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Rory MacDonald not only cashes in big, he becomes the example of how

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Don’t be thrown off by the dead pan, Rory MacDonald lives for excitement. That’s one of the reasons he bolted the UFC, because of just how boring and basic it was. The roster over there has slowly been converted into automatons in Reebok gear. Very Rollerball. MacDonald craves freedom in his cage, and so he’s going to fight in Bellator, where the money is better (for him) and the matchmakers shoot from the hip. He can wear what he wants on his trunks, whether it’s the Tire Barn or Nike or his own blood. He can walk out to whatever music he wants, no approval process, and there will be pyrotechnics warming his back.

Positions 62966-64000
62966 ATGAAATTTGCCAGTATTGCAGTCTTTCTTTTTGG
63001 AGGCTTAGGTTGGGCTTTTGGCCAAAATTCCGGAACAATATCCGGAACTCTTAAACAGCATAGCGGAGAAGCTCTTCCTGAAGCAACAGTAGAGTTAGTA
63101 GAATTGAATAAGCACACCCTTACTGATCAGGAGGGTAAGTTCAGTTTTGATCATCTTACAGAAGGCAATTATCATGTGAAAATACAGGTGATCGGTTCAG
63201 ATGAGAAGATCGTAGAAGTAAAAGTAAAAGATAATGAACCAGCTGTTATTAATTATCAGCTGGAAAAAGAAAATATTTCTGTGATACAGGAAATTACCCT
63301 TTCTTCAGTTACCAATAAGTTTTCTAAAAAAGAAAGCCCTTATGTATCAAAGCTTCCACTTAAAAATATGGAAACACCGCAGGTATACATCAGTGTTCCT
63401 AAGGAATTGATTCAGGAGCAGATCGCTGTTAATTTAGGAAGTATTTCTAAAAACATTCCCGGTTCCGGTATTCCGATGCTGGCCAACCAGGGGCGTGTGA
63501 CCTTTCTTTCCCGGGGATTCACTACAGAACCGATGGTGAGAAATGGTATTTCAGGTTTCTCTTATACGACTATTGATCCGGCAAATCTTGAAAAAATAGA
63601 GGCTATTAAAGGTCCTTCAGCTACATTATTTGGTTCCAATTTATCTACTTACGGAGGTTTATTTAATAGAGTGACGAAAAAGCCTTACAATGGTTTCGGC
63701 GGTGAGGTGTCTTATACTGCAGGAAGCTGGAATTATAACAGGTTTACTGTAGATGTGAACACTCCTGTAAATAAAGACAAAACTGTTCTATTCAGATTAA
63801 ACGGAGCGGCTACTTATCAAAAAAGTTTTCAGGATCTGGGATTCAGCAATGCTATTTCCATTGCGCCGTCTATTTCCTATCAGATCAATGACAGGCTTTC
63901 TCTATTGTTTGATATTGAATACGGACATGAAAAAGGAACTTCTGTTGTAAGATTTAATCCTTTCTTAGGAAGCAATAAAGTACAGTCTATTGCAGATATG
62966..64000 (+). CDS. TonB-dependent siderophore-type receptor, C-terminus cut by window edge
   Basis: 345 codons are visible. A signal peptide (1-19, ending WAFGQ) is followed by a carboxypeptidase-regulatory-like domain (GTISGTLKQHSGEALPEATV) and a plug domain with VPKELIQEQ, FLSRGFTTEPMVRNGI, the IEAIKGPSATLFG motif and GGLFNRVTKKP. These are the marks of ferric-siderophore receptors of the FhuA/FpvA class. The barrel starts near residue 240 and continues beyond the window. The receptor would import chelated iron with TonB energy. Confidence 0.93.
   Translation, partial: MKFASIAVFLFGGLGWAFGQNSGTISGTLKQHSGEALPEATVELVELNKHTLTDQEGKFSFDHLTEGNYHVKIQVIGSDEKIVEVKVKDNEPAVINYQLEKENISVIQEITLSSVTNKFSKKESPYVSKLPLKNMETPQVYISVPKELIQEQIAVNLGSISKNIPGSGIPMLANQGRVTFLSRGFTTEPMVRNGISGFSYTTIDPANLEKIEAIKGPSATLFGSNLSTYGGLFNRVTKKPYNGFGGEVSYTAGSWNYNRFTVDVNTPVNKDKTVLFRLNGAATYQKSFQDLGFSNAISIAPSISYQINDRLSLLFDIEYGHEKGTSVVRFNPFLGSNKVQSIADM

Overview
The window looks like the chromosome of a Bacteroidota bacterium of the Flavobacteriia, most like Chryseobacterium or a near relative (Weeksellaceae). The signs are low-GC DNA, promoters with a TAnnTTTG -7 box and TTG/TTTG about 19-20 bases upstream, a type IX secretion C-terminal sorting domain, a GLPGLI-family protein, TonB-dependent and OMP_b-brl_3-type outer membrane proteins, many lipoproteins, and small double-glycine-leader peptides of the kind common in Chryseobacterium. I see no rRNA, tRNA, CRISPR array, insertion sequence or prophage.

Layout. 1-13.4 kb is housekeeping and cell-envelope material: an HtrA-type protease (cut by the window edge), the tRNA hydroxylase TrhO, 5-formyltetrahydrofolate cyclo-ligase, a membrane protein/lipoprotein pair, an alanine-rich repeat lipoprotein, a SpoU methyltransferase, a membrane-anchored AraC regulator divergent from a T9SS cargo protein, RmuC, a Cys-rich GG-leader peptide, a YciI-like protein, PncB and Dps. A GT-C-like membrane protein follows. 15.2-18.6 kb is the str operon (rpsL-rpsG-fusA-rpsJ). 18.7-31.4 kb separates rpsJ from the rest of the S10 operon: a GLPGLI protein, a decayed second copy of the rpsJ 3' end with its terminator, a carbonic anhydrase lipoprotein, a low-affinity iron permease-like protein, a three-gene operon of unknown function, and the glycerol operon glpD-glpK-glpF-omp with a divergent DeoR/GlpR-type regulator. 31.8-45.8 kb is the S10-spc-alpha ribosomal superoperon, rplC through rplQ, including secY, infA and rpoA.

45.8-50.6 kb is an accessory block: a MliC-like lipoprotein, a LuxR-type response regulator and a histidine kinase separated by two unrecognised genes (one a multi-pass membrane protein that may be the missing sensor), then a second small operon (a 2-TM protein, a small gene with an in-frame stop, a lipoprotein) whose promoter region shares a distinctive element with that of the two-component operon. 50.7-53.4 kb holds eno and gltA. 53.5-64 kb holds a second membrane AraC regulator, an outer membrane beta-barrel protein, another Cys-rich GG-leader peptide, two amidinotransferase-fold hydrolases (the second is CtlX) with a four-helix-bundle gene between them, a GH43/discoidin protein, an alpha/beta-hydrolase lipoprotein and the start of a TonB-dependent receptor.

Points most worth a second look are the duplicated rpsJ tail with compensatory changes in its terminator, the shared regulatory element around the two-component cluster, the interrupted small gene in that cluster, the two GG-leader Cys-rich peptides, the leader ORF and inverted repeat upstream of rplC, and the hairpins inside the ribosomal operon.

No longer will it be Carlos Condit and Robbie Lawler in front of him. The new names are Andrey Koreshkov and Michael Page. Steadily, Scott Coker is whipping up a nice little welterweight division, and MacDonald is instantly its most crucial piece. Or he will be, whenever he debuts in like a year from now, after his nose has had a chance to properly recalcify.

And it’s pretty significant.

If 2016 is the year of fighter awareness (USADA, unions, what things are worth), MacDonald just showed what the dawning age of free agency can mean. He’ll be making a hell of a lot more money per fight with Viacom, something like five times more. He’s a fighter who gambled on himself in his prime and, even after losing to Stephen Thompson in his last fight, cashed in. From the basic standpoint of his profession — prizefighting — he really couldn’t have done better.

But it’s significant, too, because this is one that the UFC had wanted to keep. This is when it gets interesting, at a moment in time when the UFC ….View full article

Source:: mma fighting